Trapeze act

I’m preparing to start off on a cross-country odyssey to interview certain people who have CRPS and manage it particularly well, and incidentally hit some hot springs and massage methods along the way, since that (besides nutrition) seems to have the biggest effect on me.

Let me restate that. I’m about to move my simple little life (the whole suitcase) and complex little body (11 bottles of twice-daily pills &  supplements, dietary requirements that would make an allergist blench, and let’s not think about the wildly variable pain, confusion or autonomia) into a rather pretty vehicle and make my way across the entire continent (probably in increments of one hour at a time), to meet a bunch of strangers (my inner introvert is screaming), some of whom I’ll try to draw out about some very personal issues (my inner Miss Manners has the fantods), all by myself (at a time of epic mysogyny and rising crime.)

And I still intend to have my Brain Food Shakes and a cup of hot tea, first thing, every morning.

After I had a meltdown on the table today, my craniosacral therapist remarked that it’s like I’m reaching for a trapeze: I’m leaping off of the highest platform and, if I get the trajectory just right, I’ll be fine… but there’s an awful lot of the world that isn’t the trapeze bar, and it’s hard not to be hypnotized by the massive potential for disaster.

But how can I not go?

I won’t get many side trips, but I get to wrap my arms around people I’ve known online for years. We get to talk about what matters most in life: living off the steel core of the spirit, finding integrity in Hell, what it means to love and be loved.

The staggering physical beauty of Turtle Island is mine to explore, only this time on a reasonable schedule and without any cranky, arrogant pyschopaths (other than myself, of course) for company.

If I’m very lucky and very very good, I might stumble into the shape of a cure for this awful disease.

How can I not go? Whatever the outcome — really, whatever the outcome, even if it lands me in a nailed box — there is no way I can hold myself back with so much hope and love on the horizon. I’m a sucker for a challenge anyway, but this… turning my back on it would be unbearable.

Of course it’ll be unimaginably hard. Guess what, I have CRPS and I get up every morning. Everything else is decoration. This can be done.

My toes are leaving the platform and I’m reaching as hard as I can. Somehow, I don’t know how, I will make that bar — and swing it like hell. Because there’s something beyond that, too, and I aim to get there.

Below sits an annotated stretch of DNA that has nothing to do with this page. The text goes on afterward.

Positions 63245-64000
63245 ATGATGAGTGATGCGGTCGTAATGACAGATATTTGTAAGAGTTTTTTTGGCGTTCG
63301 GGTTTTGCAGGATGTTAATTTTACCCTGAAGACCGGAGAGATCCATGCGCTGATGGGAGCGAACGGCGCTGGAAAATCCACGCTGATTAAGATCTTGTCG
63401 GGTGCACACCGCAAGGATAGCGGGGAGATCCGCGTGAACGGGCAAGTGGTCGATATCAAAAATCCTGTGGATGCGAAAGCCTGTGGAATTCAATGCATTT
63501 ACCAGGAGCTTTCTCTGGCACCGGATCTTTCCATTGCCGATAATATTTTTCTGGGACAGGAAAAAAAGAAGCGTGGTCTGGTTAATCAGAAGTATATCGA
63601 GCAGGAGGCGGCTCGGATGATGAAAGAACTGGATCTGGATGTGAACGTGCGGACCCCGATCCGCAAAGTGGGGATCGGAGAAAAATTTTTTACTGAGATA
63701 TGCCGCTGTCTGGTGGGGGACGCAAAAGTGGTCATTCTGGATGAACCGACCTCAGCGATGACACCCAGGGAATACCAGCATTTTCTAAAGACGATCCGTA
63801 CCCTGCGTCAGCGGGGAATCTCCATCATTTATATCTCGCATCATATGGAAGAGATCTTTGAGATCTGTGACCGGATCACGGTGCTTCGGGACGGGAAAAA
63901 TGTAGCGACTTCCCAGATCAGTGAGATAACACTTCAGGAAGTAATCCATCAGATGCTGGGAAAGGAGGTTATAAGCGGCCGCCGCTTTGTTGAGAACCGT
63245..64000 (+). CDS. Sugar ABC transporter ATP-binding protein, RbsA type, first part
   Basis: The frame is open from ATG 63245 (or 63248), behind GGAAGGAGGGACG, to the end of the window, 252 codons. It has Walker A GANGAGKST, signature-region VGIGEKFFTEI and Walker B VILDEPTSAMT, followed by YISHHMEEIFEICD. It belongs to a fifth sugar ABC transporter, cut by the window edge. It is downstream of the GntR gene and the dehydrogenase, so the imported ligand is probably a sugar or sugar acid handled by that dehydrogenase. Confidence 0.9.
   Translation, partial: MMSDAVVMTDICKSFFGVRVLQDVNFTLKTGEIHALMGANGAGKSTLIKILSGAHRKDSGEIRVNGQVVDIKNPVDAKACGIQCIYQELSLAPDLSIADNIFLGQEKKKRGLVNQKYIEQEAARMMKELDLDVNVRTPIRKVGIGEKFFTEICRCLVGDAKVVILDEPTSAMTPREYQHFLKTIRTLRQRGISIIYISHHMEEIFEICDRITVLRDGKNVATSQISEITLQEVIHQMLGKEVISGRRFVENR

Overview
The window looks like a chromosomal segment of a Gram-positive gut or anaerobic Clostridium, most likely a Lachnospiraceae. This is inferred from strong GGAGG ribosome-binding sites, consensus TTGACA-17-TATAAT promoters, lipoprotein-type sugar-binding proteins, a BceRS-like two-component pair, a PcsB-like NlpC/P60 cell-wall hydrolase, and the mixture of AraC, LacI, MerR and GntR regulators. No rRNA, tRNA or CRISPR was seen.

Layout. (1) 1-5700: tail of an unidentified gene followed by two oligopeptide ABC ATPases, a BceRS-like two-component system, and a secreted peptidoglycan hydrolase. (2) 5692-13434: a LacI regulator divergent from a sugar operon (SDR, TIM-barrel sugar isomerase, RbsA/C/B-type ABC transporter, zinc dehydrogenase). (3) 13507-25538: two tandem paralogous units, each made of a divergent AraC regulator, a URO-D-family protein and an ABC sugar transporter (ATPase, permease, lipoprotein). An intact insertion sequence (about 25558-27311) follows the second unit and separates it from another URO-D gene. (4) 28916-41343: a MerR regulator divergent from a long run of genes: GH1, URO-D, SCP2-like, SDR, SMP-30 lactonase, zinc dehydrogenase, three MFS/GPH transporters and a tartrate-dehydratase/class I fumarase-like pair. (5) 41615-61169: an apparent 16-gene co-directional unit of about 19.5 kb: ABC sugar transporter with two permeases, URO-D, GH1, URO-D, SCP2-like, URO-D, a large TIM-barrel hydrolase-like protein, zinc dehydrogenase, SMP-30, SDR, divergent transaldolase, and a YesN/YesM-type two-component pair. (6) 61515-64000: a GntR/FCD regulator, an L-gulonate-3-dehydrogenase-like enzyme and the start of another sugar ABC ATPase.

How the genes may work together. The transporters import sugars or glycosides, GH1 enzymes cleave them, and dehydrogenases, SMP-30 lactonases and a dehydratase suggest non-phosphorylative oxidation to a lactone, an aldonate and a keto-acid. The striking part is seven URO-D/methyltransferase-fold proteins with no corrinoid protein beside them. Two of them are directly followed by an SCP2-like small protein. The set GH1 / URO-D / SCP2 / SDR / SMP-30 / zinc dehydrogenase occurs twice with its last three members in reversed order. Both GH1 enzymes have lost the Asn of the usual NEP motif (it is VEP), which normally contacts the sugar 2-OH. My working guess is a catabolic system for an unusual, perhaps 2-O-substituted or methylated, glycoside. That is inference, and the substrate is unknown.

It’s impossible to be like this and not realize that I may die falling. But what a way to go, eh? I have every intention of surviving (Mom, take note) but the thing to do with what scares me most is to stare it down.

Keep your eyes on this space… The packing is almost done.

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Dietary limitations? Where? I’m too busy feasting, thank you

Dietary limitations are a recurring theme in my life — and that of many who read this.  There’s little self-pity left in me for it, because my world of food has opened up in magnificent new ways. I hardly miss wheat, for instance, because I have so many other wonderful things to wrap my teeth around.

This attitude is essential to a bearable life.  Admittedly, it’s an adjustment to learn not to think in terms of “not“… Wait, let me rephrase that…

Since it’s hard to get started with food changes, and my energy and attention are limited, it helps to have people show me alternatives.The past decade or so has been filled with people who do things — like eating — differently from how I did, and that has been a huge help. I’ve mentioned the Brain Food shakes (once or twice) but the blender is only one of the arrows I have in my dietary quiver.

I’ve also had the advantage of living in “foodie” areas where it’s not that hard to find alternative sources of nutrition:

– heritage and heirloom strains of vegetables abound (a good way to reduce exposure to problematic proteins is to eat unmodified strains),

– gluten-free mixes of several different brands let me figure out what works for me (I do best with sorghum/tapioca based blends), and

– it’s easy to find foreign foods like quinoa (a quick-cooking grain which is extremely high in protein and tastes fantastic with a little butter) and English cucumbers (which are more digestible than the US kind).

It also helps to experiment with different forms of cookery. For instance, I loved discovering sprouting, because it creates lots of food from very little outlay, it’s mechanically easy, and it takes only a few seconds of effort at a time — perfect for CRPS-induced ADD!

There’s a lot of, well, let’s call it culture, around sprouting. Don’t be fooled by the complex gear and the long lists of instructions. Those complications are for those who find it satisfying to work out the details.

That’s fine. It’s also optional.

Sprouting

It’s really very simple. There are only 3 things you need to have and 3 things you need to do.

Have

1. Clean jar,
2. organic (or close) sproutees,
3. safe water.

That’s all you need. A mesh top for the jar is handy, but you can make one with cotton gauze and a canning band, or by drilling the original lid. Toss the used gauze in the washer and reuse, or just toss it and cut off more.

Do

1. Water them.
  a. Soak sproutees overnight, covered +2″ with water, in the fridge. Pour out water in the morning.
  b. Then rinse 2-3 times a day, more if it starts smelling anything other than fresh and bright. Just stagger to sink, pour water in over gauze/mesh, give it a gentle slosh around, and pour it out. Repeat.
  c. Park aslant, head down, in a clean drainer or in a lip of the sink. Drains excess moisture.
No fussing.

2. Grow them until the tails are at least 1/4″ or 60mm long, for best nutrition; up to 2″, if you like greenery. Takes 1-3 days to get to 1/4″.